A variety of theoretical mechanisms have been invoked to account for the association of homocysteine with AD and cognitive decline (see Selhub et al. [2000a] for a review). Homocysteine might contribute to thromboembolism of large vessels through damage to the endothelial cells that line the vessels, or by harming the brain capillaries (composed of a single layer of endothelial cells) that make up the blood-brain barrier. Homocysteine might also poison groups of neurons that have N-methyl-D-aspartate receptors (e.g., hippocampal pyramidal cells that are particularly vulnerable to AD pathology) (Lipton et al., 1997). There is considerable experimental evidence (largely in vitro) supporting such cytotoxic effects of homocysteine, but their relevance in vivo is uncertain, particularly in the brain where they have never been tested.
Alternatively, elevated plasma homocysteine might reflect the accumulation in the cells of its precursor, S-adenosylhomocysteine (SAH), a potent inhibitor of methylation reactions. Several important neurological processes require methylation, which, if disrupted significantly, could have a profound impact on neurological function. Furthermore, impaired one-carbon metabolism has also been linked to DNA damage (Duan et al. 2002; Kruman et al., 2002; Kruman et al., 2000) and altered metabolism of biogenic amines (e.g., dopamine, norepinephrine, serotonin) (Gospe et al., 1995; Hamon et al., 1986). Folate and vitamin B12 are necessary cofactors for normal brain metabolism, and severe deficiencies of either one will directly impair neurological function. This necessity, together with their intimate metabolic relationship to homocysteine, makes it difficult to dissociate the putative toxicity of homocysteine from the potentially harmful effects of inadequate folate or vitamin B12 status.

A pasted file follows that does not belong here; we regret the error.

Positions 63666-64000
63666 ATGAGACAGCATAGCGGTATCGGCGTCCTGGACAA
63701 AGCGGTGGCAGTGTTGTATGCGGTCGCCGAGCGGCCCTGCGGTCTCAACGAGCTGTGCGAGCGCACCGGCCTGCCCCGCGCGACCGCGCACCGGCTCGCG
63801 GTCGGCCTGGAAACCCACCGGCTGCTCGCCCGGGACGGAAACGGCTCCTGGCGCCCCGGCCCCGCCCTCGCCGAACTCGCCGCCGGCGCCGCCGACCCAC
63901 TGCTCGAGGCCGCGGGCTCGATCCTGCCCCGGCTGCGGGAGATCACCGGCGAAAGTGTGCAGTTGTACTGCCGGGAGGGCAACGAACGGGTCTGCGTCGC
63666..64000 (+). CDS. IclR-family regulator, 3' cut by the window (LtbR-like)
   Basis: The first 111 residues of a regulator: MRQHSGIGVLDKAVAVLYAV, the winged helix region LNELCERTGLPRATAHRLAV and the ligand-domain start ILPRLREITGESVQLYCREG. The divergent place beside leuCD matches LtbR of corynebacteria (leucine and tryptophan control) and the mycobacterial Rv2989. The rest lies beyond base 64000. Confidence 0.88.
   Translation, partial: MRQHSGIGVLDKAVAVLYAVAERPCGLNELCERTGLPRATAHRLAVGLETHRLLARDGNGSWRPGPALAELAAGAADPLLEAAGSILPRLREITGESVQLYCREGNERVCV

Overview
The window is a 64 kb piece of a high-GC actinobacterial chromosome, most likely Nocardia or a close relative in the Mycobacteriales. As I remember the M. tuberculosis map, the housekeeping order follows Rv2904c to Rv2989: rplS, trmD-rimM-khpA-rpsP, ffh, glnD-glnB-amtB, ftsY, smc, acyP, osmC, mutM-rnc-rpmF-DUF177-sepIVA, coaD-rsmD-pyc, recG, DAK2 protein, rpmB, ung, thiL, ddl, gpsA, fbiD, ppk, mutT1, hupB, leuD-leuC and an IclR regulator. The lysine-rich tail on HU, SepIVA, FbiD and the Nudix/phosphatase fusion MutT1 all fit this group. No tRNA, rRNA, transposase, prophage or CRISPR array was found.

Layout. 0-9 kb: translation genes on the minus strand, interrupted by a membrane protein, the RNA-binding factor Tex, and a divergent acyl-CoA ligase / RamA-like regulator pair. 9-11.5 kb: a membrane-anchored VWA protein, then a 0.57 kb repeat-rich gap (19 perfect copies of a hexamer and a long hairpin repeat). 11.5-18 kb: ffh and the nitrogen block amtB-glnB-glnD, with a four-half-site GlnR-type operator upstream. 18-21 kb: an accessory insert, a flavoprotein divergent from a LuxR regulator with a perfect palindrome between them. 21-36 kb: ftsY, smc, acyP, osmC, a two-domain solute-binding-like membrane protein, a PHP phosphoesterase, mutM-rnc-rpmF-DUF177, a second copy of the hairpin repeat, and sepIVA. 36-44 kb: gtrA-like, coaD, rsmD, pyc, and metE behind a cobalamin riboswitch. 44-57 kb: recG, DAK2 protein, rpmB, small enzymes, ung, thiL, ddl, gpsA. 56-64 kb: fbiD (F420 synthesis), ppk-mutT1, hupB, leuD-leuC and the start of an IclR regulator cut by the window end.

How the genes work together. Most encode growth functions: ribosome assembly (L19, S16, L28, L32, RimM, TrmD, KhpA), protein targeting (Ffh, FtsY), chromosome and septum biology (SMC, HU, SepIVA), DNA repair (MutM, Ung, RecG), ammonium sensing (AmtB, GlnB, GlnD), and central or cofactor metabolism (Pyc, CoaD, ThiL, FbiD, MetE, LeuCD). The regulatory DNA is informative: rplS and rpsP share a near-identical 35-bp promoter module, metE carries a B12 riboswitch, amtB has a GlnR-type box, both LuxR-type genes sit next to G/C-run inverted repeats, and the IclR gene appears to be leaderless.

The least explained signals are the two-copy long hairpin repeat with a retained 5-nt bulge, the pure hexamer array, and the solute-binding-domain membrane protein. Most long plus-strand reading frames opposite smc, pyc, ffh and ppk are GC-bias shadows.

These and other questions will need to be addressed in order to fully understand the observed epidemiological relation of impaired one-carbon metabolism (elevated homocysteine and deficient B vitamins) to AD, and to justify widespread screening for tHcy and population-based vitamin intervention.